CH-UH district places operating levy on March 17 ballot

The CH-UH City School District has voted to place a 7.9-mill operating levy on the March 17 ballot.

The school board made the decision on Dec. 9, after reviewing a report from its citizen-led Lay Finance Committee (LFC), delivered by committee member Ryan Routh at its Nov. 5 meeting. The report stated that the district will face a clear need for increased operating support in the first half of 2020 in order to avoid cuts to educational programming.

“Our committee has carefully reviewed the financial projections for the CH-UH school district,” said Routh. “We believe that an operating levy of 7.9 mills is the minimum amount needed to sufficiently cover the costs to operate the district. This increased support would have to be approved by voters in March 2020 in order to avoid harmful budget cuts.”

The LFC recommended a levy of 7.9–9.5 mills.

On Dec. 9, the CH-UH Board of Education (BOE) voted to accept the minimum, 7.9 mills, which will cost homeowners an additional $23 a month per $100,000 of home value.

“The state budget that was passed this summer holds CH-UH funding flat, and there is no reason to believe that state funding will increase,” Routh continued. “Furthermore, future cuts are already included in the forecast. The district is projecting that [it] will be able to find an additional $750,000 in budget cuts each of the next three fiscal years. This will become progressively more difficult.”

“It’s clear that the time to place a levy on the ballot has come,” said Jodi Sourini, BOE president. “The board and administration have placed great importance on reducing costs and using taxpayer dollars wisely, without compromising classroom instruction. But we are at the point where any more significant cuts to personnel and services, like those that would be necessary without a levy, would drastically reduce the quality of our children’s education. We cannot let that happen.”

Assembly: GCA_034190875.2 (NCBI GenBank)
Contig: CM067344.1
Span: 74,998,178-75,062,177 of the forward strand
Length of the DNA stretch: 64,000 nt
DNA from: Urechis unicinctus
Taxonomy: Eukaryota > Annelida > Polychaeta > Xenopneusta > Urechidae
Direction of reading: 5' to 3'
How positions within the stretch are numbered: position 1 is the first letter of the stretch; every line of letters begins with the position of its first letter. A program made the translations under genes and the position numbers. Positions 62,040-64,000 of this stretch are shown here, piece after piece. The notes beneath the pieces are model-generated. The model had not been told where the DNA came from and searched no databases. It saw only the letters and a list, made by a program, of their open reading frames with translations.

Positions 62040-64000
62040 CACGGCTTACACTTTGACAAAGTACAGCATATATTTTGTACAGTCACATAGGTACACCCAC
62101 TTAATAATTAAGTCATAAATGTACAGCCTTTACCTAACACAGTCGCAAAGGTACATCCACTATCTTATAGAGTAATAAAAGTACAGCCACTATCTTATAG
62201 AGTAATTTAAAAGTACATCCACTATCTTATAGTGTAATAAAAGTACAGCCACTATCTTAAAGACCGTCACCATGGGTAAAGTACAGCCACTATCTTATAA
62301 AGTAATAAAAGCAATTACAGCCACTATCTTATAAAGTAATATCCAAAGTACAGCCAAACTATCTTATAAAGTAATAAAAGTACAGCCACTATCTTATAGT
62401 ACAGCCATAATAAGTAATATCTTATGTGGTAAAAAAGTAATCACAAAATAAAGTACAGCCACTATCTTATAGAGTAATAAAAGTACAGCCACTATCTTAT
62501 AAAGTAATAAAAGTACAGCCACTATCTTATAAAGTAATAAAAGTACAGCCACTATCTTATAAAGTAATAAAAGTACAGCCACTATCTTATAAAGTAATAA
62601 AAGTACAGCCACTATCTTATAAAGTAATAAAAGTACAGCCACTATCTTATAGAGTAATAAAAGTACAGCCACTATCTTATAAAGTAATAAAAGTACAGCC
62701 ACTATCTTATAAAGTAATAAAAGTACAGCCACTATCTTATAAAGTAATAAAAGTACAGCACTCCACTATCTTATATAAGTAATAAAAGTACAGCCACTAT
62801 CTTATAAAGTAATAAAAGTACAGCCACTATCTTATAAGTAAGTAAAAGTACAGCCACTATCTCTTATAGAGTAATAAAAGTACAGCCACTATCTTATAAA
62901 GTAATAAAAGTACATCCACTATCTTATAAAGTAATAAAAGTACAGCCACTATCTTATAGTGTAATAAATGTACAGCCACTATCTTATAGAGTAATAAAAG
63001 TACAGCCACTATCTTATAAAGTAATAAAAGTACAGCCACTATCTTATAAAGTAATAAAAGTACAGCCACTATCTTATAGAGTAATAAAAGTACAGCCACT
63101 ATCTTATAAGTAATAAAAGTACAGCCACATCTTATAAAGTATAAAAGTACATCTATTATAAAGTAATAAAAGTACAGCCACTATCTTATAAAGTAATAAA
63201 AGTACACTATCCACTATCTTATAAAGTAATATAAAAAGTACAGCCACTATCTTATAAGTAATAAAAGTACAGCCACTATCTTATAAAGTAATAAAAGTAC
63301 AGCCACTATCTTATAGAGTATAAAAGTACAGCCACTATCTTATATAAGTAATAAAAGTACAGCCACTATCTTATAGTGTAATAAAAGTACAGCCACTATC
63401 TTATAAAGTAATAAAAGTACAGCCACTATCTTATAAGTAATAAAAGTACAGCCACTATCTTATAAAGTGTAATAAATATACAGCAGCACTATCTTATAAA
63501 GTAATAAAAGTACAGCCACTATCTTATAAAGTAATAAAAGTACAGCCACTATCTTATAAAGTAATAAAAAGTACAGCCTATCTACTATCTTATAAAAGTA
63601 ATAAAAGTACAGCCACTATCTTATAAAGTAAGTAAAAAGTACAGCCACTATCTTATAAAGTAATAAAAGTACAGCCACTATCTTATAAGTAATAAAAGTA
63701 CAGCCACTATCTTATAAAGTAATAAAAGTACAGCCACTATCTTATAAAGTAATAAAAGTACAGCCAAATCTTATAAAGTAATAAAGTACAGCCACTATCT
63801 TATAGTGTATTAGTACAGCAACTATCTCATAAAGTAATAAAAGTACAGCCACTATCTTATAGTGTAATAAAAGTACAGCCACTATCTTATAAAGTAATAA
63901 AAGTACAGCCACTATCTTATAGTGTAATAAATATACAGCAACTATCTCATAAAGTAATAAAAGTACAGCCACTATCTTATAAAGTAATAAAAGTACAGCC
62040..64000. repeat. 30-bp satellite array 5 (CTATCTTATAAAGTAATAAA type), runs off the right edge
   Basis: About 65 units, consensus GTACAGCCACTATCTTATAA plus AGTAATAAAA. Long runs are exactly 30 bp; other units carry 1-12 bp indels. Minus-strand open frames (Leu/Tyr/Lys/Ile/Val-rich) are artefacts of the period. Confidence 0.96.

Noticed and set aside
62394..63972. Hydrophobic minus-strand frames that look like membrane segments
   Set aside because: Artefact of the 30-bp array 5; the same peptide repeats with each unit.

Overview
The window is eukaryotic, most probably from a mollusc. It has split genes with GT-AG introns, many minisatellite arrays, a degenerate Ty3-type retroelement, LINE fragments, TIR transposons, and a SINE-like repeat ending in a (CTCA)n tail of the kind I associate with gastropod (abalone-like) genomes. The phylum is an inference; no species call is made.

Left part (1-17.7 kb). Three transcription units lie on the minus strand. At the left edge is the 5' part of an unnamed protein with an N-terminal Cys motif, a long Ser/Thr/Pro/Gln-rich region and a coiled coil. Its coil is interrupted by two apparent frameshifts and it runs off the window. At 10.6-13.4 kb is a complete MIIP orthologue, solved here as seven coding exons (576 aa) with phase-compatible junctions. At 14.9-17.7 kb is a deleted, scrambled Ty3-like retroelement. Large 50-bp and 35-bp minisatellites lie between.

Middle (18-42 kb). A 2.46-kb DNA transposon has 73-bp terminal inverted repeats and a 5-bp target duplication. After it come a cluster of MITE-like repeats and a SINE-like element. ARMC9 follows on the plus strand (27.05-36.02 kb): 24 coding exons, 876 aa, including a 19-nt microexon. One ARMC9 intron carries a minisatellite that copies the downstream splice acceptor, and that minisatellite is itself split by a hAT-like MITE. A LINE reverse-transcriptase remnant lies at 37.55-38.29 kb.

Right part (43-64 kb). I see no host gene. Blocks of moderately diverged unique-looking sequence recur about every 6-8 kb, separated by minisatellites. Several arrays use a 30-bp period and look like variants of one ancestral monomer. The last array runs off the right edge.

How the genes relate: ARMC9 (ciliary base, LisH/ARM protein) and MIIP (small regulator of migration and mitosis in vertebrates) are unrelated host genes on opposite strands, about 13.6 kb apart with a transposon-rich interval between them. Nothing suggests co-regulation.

School districts in Ohio are financed with a combination of federal, state and local funds. At the state level, school districts receive funding from the Ohio Department of Education’s general revenue funds and Ohio Lottery profits. At the local level, school districts receive funding from locally levied property taxes, which are prohibited by state law from rising with inflation. This is why the CH-UH City School District, like other districts in Ohio, must periodically ask residents for increased operating support to pay for educational needs, such as teachers and programming.

[Editor's note: The last operating levy to be passed in the district was in November 2016, in the amount of 5.5 mills. Through "responsible fiscal management," the district says it has "stretched finances to make it last for four years—a year longer than anticipated." Regardless of whether voters pass the 7.9-mill levy, the 5.5-mill levy, like all previous levies, will continue. Once passed, levies are ongoing. Scott Gainer, district treasurer, was unable to provide the current total levy amount before the Heights Observer's January press date.]

Cathan Cavanaugh

Cathan Cavanaugh is the supervisor of communications for the Cleveland Heights-University Heights City School District.

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Volume 13, Issue 1, Posted 10:28 AM, 12.17.2019